The authors address the “theoretical” advantages of protons vs photons as well as what they consider to be key issues and uncertainties in proton therapy. Essentially, the paper concedes certain advantages of proton therapy, such as its high degree of conformability with the use of fewer beams and its reduced-volume integral dose with respect to intensity-modulated x-ray therapy (IMXT), and notes some future directions in proton therapy in terms of partial prostate boosting, intensity-modulated proton therapy (IMPT), and in vivo dosimetry verification with positron-emission tomography (PET).
The authors address the “theoretical” advantages of protons vs photons as well as what they consider to be key issues and uncertainties in proton therapy. Essentially, the paper concedes certain advantages of proton therapy, such as its high degree of conformability with the use of fewer beams and its reduced-volume integral dose with respect to intensity-modulated x-ray therapy (IMXT), and notes some future directions in proton therapy in terms of partial prostate boosting, intensity-modulated proton therapy (IMPT), and in vivo dosimetry verification with positron-emission tomography (PET). The authors conclude, however, that the present advantages may not be salient in the case of prostate cancer and, given the professed uncertainties, the current higher cost of proton therapy as compared to IMXT, and what they term “no clear evidence to show that proton therapy would be superior to highly conformal photon treatments,” a randomized trial of protons vs IMXT is “urgent.”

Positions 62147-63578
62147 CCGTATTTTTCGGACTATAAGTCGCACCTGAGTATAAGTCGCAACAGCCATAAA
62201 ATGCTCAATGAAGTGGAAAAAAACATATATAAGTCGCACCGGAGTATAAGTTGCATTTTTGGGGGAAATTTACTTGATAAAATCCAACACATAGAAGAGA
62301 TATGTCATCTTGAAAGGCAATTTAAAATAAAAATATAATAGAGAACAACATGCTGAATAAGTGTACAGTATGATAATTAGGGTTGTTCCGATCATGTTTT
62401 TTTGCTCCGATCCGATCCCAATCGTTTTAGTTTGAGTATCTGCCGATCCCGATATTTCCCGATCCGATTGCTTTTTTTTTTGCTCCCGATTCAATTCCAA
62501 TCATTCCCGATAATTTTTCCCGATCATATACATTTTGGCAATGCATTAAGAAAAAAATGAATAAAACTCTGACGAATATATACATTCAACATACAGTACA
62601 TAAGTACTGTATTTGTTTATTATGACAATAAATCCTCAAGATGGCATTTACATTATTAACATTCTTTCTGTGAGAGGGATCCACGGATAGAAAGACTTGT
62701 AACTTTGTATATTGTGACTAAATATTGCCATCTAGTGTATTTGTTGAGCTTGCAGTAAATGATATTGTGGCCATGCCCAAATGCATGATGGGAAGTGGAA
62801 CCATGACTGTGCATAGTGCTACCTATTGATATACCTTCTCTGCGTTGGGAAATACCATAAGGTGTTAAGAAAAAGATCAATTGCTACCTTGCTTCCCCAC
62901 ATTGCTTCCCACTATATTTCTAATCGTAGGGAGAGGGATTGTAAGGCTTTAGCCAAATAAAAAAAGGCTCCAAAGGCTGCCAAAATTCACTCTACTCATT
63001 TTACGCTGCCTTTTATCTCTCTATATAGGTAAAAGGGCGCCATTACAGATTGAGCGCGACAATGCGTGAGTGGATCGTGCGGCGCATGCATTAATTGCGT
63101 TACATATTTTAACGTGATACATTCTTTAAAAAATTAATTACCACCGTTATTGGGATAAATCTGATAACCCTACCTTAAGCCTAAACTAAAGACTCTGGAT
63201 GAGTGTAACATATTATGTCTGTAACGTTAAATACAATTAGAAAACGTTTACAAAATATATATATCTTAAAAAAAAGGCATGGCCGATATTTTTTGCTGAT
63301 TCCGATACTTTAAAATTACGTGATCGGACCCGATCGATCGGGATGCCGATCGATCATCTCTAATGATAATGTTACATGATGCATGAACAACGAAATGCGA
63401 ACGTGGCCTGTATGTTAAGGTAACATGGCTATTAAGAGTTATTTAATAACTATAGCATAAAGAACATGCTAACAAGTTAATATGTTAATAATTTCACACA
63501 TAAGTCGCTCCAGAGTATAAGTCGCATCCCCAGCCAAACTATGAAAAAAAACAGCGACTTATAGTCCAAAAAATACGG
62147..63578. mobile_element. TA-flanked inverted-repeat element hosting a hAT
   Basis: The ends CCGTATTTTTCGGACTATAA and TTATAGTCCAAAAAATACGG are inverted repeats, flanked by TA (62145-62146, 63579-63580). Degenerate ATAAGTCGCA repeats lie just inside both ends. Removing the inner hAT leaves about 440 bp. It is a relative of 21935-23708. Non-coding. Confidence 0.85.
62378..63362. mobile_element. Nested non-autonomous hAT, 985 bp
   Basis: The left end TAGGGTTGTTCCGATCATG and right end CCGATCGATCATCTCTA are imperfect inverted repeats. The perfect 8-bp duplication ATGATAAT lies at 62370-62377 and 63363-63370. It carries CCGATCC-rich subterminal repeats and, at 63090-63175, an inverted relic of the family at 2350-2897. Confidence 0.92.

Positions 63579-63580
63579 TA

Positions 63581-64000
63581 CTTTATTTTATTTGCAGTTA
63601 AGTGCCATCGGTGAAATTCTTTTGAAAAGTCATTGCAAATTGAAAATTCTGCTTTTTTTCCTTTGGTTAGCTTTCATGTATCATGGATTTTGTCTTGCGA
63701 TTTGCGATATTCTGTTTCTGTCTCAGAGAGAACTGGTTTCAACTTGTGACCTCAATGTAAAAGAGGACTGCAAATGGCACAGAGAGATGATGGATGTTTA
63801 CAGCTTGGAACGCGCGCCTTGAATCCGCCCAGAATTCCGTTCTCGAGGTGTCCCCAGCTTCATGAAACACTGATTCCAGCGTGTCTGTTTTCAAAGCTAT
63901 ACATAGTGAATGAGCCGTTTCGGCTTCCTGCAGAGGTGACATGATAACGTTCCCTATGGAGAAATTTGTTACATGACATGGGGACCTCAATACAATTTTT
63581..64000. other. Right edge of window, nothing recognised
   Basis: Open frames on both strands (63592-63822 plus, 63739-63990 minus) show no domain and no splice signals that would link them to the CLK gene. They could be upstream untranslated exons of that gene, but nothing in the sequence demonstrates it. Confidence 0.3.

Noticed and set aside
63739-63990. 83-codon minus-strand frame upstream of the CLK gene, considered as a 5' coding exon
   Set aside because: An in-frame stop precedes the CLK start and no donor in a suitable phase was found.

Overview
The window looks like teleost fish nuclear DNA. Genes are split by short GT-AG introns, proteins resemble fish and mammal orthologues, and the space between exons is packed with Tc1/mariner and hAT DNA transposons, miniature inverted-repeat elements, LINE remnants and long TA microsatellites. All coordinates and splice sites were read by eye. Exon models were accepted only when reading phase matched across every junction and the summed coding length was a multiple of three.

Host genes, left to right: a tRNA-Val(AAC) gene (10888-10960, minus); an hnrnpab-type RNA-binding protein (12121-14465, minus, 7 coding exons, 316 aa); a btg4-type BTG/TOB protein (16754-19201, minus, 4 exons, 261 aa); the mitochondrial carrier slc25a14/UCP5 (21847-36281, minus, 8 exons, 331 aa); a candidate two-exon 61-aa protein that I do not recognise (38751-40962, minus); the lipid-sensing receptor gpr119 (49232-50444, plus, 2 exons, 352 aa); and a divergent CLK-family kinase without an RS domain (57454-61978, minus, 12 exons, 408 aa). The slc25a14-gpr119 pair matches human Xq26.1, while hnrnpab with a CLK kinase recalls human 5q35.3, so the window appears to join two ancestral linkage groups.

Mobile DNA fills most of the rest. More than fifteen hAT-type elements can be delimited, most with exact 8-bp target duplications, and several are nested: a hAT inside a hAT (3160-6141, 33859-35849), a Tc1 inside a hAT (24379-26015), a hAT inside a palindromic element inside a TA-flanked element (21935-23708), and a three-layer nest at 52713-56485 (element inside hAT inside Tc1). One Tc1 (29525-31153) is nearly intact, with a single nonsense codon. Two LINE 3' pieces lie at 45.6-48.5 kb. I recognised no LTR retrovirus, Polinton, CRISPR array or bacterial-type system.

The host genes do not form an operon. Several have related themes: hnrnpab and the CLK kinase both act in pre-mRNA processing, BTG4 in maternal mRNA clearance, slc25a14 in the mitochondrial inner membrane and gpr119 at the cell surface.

In our view, such a trial at this time would be premature. Randomized clinical trials should compare apparently equivalent, mature disciplines, but proton therapy is a still-evolving modality, as the authors note, and the same may be true for IMXT. At our institution, treatment strategies have evolved over nearly 2 decades and continue to do so. Our present paradigms are the result of protocols that began with combined photon-proton approaches, evolved to proton-only approaches, and evolved further in a series of dose-escalation protocols, all without increasing treatment-related toxicity.
We are now devising hypofractionation protocols, building on our experience with breast, lung, and liver cancer.[1-3] This will, we believe, enable us to reduce the number of fractions from 45 to about 20, again without increasing treatment-related toxicity thanks to the properties of protons. Further, an IMPT system is on the verge of being implemented; this system, together with inverse treatment-planning algorithms, will lead to optimized dose distributions that are likely to be better than IMXT plans.
We also are exploring other avenues, such as partial prostate boosting and in vivo dosimetry verification with PET. We are addressing issues of range uncertainties and interfracton variability by developing proton computed tomography (CT), which will reduce range errors to less than 1% of maximum beam range and is a dose-efficient imaging modality suitable for image guidance. A proton CT system can also potentially be utilized for real-time dosimetry with PET.
Proton Therapy in Prostate Cancer